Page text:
Roman Catholicism Being Taught To Nazarene Youth? Part 1

I just finished reading Sacred Life, a book for youth that is available through Barefoot Ministries, the youth arm of the Nazarene Publishing House.  This is the first review of two books from Barefoot Ministries, the other being Sacred Space.  My conclusion after reading them: I do not recommend them, and I am appalled that the Nazarene Publishing House allows these books to be promoted to our Nazarene youth, or any Christian for that matter.

The book is broken up into chapters that talk about: the Jesus Prayer (and the use of the prayer rope), lectio divina, confessions, praying scripture, solitude/meditation, Imago Dei,  journaling, the Roman Catholic priest St. Ignatius and his methods, and pilgrimages. (Among the pigrimages that are recommended is the Taizé community in France, a popular center for contemplative, Eastern-oriented, interspiritual practices).

In the introduction to Sacred Life, I find the following quote of interest:

  • “Not all of these practices will work for each person.  If one does not connect with you, try another.  In time, you will find two or more that will fit well with you.”

The Bible-prescribed discipline of prayer will always work if a person is praying with a sincere heart to God.  So the specific disciplines described in the book are not guaranteed to work, but rather depend on the person?  That does not sound like something God would give us, a method of prayer or worship that will “connect” for some, but not others?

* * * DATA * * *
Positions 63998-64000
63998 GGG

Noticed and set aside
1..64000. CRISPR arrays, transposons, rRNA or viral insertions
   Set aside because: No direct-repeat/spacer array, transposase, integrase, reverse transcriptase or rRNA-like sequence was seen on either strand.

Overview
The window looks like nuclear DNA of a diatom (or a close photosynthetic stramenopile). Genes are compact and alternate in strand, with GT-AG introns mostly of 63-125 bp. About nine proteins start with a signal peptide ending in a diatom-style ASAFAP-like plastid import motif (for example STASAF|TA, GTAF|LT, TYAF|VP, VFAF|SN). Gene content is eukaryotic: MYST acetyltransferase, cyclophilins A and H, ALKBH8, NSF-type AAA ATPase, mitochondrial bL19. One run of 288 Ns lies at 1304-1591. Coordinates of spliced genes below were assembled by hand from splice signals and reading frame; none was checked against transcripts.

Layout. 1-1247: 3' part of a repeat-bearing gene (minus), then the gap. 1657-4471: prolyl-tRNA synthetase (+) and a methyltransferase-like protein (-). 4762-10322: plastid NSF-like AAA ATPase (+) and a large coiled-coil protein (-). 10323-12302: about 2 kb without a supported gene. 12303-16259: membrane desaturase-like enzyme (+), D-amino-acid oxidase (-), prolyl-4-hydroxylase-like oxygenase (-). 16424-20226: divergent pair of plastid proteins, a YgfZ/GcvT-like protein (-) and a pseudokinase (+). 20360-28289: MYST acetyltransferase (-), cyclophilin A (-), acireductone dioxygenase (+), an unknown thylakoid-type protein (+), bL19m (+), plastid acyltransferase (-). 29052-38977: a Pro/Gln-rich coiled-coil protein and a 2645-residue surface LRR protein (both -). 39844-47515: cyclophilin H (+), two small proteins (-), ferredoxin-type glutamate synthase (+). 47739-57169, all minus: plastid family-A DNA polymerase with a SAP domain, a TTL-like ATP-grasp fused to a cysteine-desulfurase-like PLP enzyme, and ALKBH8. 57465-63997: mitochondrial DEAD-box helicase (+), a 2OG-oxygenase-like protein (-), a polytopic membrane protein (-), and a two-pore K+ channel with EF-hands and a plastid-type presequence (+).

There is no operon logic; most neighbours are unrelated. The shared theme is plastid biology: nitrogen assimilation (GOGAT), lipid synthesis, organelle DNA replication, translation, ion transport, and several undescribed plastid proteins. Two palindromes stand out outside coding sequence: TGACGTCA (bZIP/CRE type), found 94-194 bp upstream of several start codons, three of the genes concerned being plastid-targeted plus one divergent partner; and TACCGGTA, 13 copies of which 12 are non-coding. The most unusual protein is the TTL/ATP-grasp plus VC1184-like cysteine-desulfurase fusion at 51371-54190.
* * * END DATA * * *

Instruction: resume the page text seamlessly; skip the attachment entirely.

The first chapter talks about the General Examen of Conscience, a part of a collection of a work by Saint Ignatius of Loyola, Spiritual Exercises, which supposedly helps us apply spiritual disciplines in our daily life in order to get closer to God.  The instructions give guided steps on how to do this. This work is becoming ever more popular within the evangelical spiritual formation movement.

What the book fails to tell us is that Ignatius was a mystic, and he practiced mysticism.
Tony Campolo says of him: “The methods of praying employed by the likes of Ignatius have become precious to me. With the help of some Catholic saints, my prayer life has deepened.” Campolo is an ultra-liberal evangelical who supports the emergent church and contemplative spirituality practices; he also likes to repeat the name of Jesus over and over again every morning for as long as 15 minutes!  (from Mystical Encounters for Christians,  Beliefnet).